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Re: Proposal of @ua

From: David E. Ross <david@rossde.com>
Date: Sat, 24 Nov 2007 07:50:01 -0800
Message-Id: <>
To: www-style@w3.org

On Fri, 23 Nov 2007 18:51:51 -0800Brad Kemper <brkemper@comcast.net>
wrote in part [referring to browsers]: 
> I have to prioritize and concentrate my efforts where I see the 
> most need, and one of the big 3 or 4 that account for 99% of the 
> traffic comes out with  a new version then I know that more and 
> more of the thousands of page views on my company's sites will be 
> using the newer version.  

This may easily exclude specialized browsers that are adaptive for
the handicapped.  Target Corp is being sued in U.S. District Court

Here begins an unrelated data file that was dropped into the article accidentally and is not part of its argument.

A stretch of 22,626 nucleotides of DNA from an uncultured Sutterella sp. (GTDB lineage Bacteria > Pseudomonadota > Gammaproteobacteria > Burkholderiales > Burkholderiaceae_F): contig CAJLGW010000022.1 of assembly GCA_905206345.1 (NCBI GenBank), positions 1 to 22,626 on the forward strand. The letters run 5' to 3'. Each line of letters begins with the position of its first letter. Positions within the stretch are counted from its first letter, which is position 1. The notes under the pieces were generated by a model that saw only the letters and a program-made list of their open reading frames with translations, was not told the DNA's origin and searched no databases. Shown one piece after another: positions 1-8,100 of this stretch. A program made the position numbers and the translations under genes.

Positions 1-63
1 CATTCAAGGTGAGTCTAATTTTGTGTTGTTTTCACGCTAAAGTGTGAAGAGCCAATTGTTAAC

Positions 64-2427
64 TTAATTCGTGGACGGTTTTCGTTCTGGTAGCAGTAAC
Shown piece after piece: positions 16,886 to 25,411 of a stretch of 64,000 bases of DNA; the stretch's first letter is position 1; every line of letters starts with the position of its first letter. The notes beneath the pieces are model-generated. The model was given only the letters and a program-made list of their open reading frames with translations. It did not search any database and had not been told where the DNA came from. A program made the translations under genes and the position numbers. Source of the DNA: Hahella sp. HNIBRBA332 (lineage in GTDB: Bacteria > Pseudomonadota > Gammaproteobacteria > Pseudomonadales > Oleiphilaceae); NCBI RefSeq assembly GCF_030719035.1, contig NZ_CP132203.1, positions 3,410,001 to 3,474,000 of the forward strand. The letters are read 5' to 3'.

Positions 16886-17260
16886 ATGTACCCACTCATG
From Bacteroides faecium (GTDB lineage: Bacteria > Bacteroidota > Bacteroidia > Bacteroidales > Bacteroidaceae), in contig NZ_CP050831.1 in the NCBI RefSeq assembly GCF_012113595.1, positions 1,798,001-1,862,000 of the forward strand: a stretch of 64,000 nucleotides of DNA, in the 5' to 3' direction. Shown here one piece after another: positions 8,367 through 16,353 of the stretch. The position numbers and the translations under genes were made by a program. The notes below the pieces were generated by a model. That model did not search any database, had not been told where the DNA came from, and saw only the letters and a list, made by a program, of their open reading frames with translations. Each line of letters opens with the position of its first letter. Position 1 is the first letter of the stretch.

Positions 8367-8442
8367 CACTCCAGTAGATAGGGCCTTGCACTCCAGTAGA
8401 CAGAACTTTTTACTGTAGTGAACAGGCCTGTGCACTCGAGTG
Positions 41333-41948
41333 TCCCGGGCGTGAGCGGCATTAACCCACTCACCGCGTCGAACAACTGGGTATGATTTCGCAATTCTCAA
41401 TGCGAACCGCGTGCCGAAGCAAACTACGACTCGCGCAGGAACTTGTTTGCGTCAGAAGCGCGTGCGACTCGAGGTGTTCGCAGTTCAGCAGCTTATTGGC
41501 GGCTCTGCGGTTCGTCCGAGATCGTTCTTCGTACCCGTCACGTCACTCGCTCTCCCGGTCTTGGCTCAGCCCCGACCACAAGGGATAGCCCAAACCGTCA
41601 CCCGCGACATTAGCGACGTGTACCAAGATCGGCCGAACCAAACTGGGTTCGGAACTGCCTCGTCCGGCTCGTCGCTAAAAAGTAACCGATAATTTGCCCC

for violating the Americans with Disabilities Act (ADA) because its
on-line shopping Web site cannot be used by audio browsers that are
used by the blind.  

The first step in that lawsuit is an appeal by Target to determine
whether the ADA applies to commercial activities on the Web.  If the
ADA does apply, then any business that creates a Web site that
excludes (or merely ignores) specialized browsers is at risk.  This
risk will exist even if the specifics of the lawsuit means that
Target eventually wins.  

The message here is that browser-specific and platform-specific
commercial Web sites -- concentrating on only the 3 or 4 most widely
used browsers -- may indeed be illegal.  

David E. Ross

Don't ask "Why is there road rage?"  Instead, ask 
"Why NOT Road Rage?" or "Why Is There No Such 
Thing as Fast Enough?" 
Received on Saturday, 24 November 2007 15:50:39 UTC

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